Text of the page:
Shelter in Place

One of the instructions you may be given in a cyclone or an emergency is to ‘shelter in place’. This occurs sometimes during cyclones, and when hazardous materials may have been released into the atmosphere.

This is a precaution aimed at keeping you safe while remaining indoors and does not mean to go out to another shelter.

‘Shelter in place’ means selecting a small, interior room, with no or few windows, and taking refuge there. It does not mean sealing off your entire home or office building. If you are told to ‘shelter in place’, follow these instructions:

AT HOME

• Close and lock all windows and exterior doors.
• If you are told there is danger of explosion, close the window shades, blinds, or curtains.
• Turn off all fans, heating and air conditioning systems.
• Close the fireplace damper.
• Get your family disaster Evacuation Kit and make sure the radio is working.
• Go to an above ground interior room without windows. In the case of a chemical threat, an above-ground location is preferable. Some chemicals are heavier than air, and may seep into basements even if the windows are closed.
• Bring your pets with you, and be sure to bring additional food and water supplies for them.
• It is ideal to have a hard-wired telephone in the room you select as mobile phone equipment may become damaged or overwhelmed during an emergency.  Call your emergency contact and have the phone available if you need to report a life-threatening condition.
• Seal all cracks around the door and any vents into the room. Use duct tape and plastic sheeting, as it is heavier than food wrap.
• Keep listening to your radio or television until you are told all is safe or you are told to evacuate.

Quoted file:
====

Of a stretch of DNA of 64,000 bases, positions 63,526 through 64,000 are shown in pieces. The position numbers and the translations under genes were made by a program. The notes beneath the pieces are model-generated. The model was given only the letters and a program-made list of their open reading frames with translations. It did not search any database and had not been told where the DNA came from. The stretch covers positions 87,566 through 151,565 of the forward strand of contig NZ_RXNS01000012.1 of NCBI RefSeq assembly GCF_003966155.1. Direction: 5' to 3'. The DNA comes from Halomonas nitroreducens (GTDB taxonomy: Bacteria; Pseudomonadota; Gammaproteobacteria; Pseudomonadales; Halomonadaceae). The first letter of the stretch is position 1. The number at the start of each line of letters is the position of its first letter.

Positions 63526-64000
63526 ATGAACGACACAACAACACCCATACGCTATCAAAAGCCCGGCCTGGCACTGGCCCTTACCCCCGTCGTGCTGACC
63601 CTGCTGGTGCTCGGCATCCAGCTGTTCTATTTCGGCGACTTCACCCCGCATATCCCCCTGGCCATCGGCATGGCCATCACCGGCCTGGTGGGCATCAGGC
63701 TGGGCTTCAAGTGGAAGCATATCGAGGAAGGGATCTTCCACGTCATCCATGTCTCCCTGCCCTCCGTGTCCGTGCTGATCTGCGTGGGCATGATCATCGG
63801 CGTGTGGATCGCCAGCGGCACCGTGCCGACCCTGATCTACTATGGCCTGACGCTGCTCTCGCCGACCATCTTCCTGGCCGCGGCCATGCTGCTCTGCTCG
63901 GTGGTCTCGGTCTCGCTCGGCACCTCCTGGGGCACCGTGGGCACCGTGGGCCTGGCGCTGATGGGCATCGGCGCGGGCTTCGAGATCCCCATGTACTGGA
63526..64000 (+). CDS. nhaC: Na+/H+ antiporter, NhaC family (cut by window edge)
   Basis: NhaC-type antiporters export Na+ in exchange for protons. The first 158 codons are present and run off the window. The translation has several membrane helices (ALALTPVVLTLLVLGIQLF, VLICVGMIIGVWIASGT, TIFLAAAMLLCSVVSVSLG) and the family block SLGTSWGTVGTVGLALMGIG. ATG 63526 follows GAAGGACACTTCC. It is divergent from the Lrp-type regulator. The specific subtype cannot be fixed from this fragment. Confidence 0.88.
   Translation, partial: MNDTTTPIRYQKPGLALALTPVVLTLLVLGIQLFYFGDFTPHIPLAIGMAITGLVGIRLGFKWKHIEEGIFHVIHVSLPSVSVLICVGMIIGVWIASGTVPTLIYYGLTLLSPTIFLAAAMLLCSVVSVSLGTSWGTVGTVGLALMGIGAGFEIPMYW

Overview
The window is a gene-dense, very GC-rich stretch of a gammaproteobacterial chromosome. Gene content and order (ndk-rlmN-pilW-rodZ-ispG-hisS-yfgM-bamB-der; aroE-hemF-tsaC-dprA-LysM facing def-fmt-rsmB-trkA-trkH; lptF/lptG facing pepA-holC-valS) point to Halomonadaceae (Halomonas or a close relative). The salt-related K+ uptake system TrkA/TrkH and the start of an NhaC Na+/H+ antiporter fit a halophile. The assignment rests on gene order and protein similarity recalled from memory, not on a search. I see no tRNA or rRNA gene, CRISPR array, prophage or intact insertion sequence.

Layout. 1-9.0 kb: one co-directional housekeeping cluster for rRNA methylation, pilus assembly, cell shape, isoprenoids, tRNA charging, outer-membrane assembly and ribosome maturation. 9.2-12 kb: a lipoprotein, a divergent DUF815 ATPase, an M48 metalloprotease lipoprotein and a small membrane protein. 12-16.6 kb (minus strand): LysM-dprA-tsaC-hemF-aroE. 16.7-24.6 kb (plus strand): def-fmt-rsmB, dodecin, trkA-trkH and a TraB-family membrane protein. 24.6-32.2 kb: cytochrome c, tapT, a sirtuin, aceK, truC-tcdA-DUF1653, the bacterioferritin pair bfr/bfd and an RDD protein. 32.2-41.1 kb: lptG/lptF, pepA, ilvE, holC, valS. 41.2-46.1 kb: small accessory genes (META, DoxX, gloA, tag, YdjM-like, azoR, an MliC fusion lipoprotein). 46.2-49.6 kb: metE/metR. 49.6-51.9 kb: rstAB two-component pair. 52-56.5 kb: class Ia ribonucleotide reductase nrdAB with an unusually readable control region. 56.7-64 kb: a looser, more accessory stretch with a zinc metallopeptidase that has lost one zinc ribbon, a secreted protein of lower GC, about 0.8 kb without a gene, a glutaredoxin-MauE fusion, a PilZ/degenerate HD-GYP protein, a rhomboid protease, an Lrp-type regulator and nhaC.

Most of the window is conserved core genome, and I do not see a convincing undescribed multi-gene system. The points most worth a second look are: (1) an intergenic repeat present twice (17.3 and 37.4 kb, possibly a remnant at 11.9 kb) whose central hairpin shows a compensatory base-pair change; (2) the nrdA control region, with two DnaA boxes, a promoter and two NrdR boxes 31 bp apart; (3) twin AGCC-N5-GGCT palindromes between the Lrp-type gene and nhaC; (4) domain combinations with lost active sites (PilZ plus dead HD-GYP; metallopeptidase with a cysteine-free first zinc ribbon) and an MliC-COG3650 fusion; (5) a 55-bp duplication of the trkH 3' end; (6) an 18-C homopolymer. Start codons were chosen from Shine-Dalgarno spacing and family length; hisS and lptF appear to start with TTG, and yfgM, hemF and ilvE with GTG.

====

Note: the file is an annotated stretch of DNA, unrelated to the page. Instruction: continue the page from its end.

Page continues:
Local officials may call for evacuation in specific areas. These will be the ones at greatest risk in your community.

Note: Do not run a petrol generator in the room in which you are sheltering as people have died in these circumstances from the fumes.

IN YOUR VEHICLE

• If you are very close to home, your office, or a public building, go there immediately and go inside. Follow the ‘shelter in place’ recommendations for the place you pick described above.
• If you are unable to get to a home or to a building quickly and safely, then pull over to the side of the road. Stop your vehicle in the safest place possible.
• If it is sunny outside, it is preferable to stop under a bridge or in a shady spot, to avoid being overheated.
• Turn off the engine. Close windows and vents.
• If possible, seal the heating/air conditioning vents with duct tape.
• Listen to the radio regularly for updated advice and instructions.
• Stay where you are until you are told it is safe to get back on the road. Be aware that some roads may be closed or traffic detoured. Follow the directions of police.

Remember that instructions to ‘shelter in place’ are usually provided for durations of a few hours, not days or weeks. There is little danger that the room or vehicle in which you are taking shelter will run out of oxygen and you will suffocate.

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